The State is required to prove two elements during a hearing on a motion to suppress evidence, where the issue is one of consent. First, the State must prove by clear and convincing testimony that consent was freely, knowingly, and voluntarily given. This evidence should include proof that the defendant knew that he or she had the right to refuse to grant consent for the search. This can be shown through a written consent to search form, video evidence, or direct testimony from the police officer. The proofs only require knowledge to refuse consent on the part of the defendant, not that the police actually informed the defendant of this important right.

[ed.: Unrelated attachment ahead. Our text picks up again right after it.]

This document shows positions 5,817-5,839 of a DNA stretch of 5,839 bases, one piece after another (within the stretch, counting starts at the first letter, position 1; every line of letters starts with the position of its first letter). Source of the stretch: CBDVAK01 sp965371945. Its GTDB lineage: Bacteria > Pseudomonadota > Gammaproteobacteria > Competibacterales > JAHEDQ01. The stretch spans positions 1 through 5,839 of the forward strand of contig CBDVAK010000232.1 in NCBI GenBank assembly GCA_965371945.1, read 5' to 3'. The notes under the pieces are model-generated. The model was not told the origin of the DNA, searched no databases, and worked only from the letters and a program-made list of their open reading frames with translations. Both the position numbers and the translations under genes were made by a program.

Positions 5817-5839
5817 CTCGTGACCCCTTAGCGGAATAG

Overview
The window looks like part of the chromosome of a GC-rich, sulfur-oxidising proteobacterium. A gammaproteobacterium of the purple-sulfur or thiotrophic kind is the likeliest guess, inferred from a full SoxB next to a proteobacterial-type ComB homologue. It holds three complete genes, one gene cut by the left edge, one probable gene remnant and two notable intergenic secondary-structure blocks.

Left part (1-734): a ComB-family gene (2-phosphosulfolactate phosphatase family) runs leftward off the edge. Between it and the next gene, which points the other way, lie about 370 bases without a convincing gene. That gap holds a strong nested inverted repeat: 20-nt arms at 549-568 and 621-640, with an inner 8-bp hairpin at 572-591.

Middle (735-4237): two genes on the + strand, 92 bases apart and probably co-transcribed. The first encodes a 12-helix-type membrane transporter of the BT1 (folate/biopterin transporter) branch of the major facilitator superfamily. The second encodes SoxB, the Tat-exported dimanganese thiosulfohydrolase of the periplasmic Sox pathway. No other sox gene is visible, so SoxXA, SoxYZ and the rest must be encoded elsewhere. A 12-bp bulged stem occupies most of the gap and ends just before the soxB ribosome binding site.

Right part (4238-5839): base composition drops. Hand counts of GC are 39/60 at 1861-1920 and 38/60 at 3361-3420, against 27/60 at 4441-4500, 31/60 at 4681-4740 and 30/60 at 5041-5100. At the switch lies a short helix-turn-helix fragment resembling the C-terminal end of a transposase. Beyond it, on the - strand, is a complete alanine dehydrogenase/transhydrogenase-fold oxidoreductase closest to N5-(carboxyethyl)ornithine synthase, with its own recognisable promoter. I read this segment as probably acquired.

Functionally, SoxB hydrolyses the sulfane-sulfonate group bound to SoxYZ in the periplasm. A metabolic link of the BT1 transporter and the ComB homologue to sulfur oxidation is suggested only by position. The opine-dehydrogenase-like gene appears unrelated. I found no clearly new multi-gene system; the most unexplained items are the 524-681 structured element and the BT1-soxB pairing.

The second element of proof in the motor vehicle context is the requirement that the police justify the reason they sought consent to search in the first place. The request must be based upon a reasonable and articulable suspicion that evidence of a crime or contraband could be found within the motor vehicle. This can be proven through direct or circumstantial evidence. The conclusions made by the officer at the time of the request for consent must be based on a totality of the circumstances. The information available to the officer and the rational inferences to which they create must lead the officer to suspect that criminal evidence exists in the vehicle. Absent clear proofs on both of these issues, the incriminating evidence that was obtained through a consent search must be suppressed.